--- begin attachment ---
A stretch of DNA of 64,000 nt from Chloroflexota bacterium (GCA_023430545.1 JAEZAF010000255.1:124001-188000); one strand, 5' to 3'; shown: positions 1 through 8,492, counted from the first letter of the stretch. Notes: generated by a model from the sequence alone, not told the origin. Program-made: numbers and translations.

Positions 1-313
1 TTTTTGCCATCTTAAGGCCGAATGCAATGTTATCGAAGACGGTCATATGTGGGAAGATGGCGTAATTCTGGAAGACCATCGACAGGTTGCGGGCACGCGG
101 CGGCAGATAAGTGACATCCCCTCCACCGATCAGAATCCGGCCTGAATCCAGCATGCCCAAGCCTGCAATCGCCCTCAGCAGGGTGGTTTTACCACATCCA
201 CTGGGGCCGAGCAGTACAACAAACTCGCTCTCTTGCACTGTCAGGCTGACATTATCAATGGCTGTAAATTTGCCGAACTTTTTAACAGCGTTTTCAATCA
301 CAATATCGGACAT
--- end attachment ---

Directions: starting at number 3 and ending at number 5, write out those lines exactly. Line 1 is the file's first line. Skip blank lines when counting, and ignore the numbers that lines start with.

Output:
1 TTTTTGCCATCTTAAGGCCGAATGCAATGTTATCGAAGACGGTCATATGTGGGAAGATGGCGTAATTCTGGAAGACCATCGACAGGTTGCGGGCACGCGG
101 CGGCAGATAAGTGACATCCCCTCCACCGATCAGAATCCGGCCTGAATCCAGCATGCCCAAGCCTGCAATCGCCCTCAGCAGGGTGGTTTTACCACATCCA
201 CTGGGGCCGAGCAGTACAACAAACTCGCTCTCTTGCACTGTCAGGCTGACATTATCAATGGCTGTAAATTTGCCGAACTTTTTAACAGCGTTTTCAATCA